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Anatomy of an HTML page – part 1

In this post:

With more and more editors being expected to correct content on the web, it’s becoming increasingly useful for us to know at least the basics of HyperText Markup Language (HTML). So, here’s a simple introduction to the language of the web.

Whenever you view a website, your web browser converts HTML code into rendered text, images and other media. If you ever want to fix or amend the contents of a page, you’ll often need to change that HTML code. The very thought of this strikes fear into many hearts, but that needn’t be the case.

By understanding the basic anatomy of a page, we can soon get to grips with our content.

Elements: the building blocks of HTML

HTML is made up of a series of hierarchical elements. Most elements have an opening tag and a closing tag, with some content sandwiched in between. If you’re used to marking up chapters, headings and subheadings, this concept should be easy to grasp.

If this sounds alien to you, just think of HTML as a tree with the elements as its branches.

Here’s an example of the paragraph (<p>) element:

<p>The content goes between the opening and closing tags. This paragraph can be as long as I want it to be, and there's no problem with the content spilling over multiple lines. This whole block will be treated as a single paragraph.</p>

A small number of elements use a single tag. These are sometimes referred to as self-closing elements. Here’s an example of a self-closing element – the line break (<br>):

Line breaks insert new lines into<br>
the text. It's usually better to<br>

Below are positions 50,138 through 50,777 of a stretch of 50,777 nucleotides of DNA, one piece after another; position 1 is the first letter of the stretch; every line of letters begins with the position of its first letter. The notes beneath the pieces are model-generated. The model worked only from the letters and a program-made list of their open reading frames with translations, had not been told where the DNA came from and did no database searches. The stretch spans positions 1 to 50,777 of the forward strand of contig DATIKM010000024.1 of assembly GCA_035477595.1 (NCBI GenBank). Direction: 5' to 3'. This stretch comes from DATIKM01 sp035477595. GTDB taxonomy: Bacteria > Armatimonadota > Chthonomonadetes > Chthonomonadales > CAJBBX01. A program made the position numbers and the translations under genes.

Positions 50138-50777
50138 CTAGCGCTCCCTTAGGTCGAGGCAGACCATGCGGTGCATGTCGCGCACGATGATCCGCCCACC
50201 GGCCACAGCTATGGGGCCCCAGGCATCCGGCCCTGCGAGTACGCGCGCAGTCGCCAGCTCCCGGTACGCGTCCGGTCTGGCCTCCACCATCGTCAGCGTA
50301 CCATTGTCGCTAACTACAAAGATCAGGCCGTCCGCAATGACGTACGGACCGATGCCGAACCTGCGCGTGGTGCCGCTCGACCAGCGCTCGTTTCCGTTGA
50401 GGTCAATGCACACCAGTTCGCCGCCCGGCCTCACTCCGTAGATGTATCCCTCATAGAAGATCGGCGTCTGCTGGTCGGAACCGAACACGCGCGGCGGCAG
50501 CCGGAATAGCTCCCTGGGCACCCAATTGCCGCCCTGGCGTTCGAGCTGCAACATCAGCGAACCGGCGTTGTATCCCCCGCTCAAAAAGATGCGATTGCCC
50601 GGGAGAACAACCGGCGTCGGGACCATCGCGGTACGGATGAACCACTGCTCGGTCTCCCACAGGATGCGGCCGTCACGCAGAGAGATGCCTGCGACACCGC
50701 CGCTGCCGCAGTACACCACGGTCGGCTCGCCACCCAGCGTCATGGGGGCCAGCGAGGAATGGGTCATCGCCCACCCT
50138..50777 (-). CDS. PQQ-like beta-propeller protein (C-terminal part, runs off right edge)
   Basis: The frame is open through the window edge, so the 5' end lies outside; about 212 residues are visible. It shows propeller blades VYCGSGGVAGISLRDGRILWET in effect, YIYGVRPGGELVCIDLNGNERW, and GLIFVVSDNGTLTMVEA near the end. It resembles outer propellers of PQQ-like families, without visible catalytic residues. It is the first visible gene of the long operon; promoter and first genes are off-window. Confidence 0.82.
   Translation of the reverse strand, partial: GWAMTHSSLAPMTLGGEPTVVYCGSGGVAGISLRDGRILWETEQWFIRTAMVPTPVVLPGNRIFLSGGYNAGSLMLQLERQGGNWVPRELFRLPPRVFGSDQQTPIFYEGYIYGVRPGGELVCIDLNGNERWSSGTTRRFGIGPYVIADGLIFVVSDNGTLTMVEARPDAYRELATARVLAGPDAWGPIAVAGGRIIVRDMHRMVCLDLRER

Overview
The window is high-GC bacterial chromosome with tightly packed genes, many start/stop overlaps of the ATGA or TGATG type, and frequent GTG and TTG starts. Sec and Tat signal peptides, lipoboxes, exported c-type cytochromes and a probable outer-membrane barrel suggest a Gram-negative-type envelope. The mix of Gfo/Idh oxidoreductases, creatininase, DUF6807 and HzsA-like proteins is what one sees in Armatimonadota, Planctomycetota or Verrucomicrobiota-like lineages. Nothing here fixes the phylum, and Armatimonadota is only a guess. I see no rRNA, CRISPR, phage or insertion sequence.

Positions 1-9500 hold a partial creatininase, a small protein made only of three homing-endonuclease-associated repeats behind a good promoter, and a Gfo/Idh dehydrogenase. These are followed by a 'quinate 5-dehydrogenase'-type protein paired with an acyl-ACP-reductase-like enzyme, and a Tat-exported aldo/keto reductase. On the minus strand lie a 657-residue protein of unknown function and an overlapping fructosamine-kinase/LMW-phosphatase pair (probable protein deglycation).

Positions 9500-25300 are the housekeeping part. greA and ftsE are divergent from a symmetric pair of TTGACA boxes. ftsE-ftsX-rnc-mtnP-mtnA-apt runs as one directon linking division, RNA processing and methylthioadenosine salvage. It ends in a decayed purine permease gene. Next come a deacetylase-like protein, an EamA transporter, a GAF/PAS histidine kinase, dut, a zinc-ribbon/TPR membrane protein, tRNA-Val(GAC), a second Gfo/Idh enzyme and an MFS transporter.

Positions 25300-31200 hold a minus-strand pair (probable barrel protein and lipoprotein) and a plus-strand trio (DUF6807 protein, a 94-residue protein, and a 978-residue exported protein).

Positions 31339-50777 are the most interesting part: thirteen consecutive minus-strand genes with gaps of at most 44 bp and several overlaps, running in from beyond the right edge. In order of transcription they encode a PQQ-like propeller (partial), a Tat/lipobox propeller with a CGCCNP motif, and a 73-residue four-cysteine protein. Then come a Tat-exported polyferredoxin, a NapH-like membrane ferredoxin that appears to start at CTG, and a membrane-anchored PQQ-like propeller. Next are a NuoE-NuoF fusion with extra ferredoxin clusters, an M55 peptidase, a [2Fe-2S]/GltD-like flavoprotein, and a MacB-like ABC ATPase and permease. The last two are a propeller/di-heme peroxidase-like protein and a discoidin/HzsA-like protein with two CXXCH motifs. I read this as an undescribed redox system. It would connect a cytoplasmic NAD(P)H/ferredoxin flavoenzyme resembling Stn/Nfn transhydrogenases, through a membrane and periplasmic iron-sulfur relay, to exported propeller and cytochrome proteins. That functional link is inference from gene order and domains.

use paragraph elements instead.<br>

Note for nerds

In XHTML, self-closing elements need to be written with a forward slash (e.g. <br />), but we won’t worry about that in this series.

Creating an HTML document

With a basic understanding of the sorts of elements that exist, we can start to build our own HTML page. First, let’s create the file that will contain our code:

  1. Create a new text file in a plain-text editor such as Notepad (Windows) or TextEdit (Mac).
  2. Save the empty file as sample.html.

Text editor recommendations

If you want a better plain-text editor than the one pre-installed on your machine, you won’t go wrong by trying one of these:

Both free, both excellent.

OK, we now have somewhere to place our HTML code. When we’re done editing the sample file, we can save the file, close it, and then double-click to re-open it in a web browser. (By default, .html files open automatically in a web browser.)

The simplest web documents start with this opening tag:


We can help web browsers to correctly display our content by declaring the HTML standard we’d like to use on our page. To use the latest HTML5 standard, we should start our page as follows:

<!DOCTYPE html>

Because <html> is a standard element, its opening tag needs a complementary closing tag. Therefore, at the end of the document, we’ll use this code: